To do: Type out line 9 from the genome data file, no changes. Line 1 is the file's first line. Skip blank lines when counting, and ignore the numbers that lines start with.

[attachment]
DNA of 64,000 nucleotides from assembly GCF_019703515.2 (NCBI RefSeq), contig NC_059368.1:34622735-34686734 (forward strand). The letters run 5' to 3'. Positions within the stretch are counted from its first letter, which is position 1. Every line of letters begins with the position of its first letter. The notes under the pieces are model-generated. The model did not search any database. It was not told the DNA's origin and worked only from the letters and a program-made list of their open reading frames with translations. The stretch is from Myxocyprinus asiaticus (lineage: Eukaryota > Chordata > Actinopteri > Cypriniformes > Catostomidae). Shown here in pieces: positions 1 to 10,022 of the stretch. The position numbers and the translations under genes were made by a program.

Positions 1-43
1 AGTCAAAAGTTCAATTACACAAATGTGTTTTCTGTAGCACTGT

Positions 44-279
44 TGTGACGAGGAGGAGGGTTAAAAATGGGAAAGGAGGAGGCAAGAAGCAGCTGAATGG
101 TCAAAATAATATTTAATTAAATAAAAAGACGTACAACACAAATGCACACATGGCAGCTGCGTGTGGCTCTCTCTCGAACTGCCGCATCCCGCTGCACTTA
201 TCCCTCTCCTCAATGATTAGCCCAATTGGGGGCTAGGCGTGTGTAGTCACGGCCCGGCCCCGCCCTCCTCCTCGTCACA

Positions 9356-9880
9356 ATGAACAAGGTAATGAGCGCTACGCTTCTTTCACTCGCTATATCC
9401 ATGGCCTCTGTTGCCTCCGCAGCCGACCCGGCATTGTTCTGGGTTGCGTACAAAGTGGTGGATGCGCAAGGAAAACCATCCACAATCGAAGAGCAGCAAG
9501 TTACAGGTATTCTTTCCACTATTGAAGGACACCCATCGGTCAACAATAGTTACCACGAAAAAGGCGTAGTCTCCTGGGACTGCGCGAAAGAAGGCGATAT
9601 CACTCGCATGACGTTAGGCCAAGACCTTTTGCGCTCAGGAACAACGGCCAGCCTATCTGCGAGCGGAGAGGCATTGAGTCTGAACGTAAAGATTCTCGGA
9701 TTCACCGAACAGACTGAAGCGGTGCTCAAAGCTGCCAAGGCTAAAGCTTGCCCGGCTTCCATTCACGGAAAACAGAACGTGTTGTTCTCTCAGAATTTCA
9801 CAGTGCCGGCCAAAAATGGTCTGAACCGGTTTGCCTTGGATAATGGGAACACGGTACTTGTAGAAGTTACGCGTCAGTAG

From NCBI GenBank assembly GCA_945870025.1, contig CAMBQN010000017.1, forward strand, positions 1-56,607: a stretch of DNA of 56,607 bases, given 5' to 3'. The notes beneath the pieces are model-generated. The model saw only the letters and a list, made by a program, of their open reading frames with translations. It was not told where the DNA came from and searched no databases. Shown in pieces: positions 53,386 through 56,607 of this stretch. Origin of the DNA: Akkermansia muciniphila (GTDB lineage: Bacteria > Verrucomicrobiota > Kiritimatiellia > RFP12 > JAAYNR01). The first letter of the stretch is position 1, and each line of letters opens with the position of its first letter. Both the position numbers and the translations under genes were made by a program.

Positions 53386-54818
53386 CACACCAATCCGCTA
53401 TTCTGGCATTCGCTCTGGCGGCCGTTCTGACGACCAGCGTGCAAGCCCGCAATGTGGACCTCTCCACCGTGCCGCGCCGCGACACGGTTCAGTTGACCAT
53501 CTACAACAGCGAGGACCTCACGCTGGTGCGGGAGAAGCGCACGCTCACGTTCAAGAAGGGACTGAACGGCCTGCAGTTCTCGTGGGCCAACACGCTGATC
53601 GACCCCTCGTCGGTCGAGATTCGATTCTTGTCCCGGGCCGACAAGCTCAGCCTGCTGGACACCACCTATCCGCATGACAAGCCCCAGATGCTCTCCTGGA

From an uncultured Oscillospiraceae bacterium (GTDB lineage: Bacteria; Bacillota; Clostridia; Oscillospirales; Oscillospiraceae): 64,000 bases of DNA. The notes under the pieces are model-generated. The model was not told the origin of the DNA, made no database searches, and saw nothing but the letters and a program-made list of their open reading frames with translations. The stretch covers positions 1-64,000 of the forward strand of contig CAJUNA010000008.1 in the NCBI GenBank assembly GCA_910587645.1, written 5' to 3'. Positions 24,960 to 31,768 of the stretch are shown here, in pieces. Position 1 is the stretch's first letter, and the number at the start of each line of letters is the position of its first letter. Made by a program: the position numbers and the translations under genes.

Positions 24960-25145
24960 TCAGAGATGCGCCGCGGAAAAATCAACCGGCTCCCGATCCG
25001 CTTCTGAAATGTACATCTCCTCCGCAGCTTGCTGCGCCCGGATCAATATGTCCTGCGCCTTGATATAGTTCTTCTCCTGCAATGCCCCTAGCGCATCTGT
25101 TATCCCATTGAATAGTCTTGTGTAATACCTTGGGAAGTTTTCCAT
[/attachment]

9356 ATGAACAAGGTAATGAGCGCTACGCTTCTTTCACTCGCTATATCC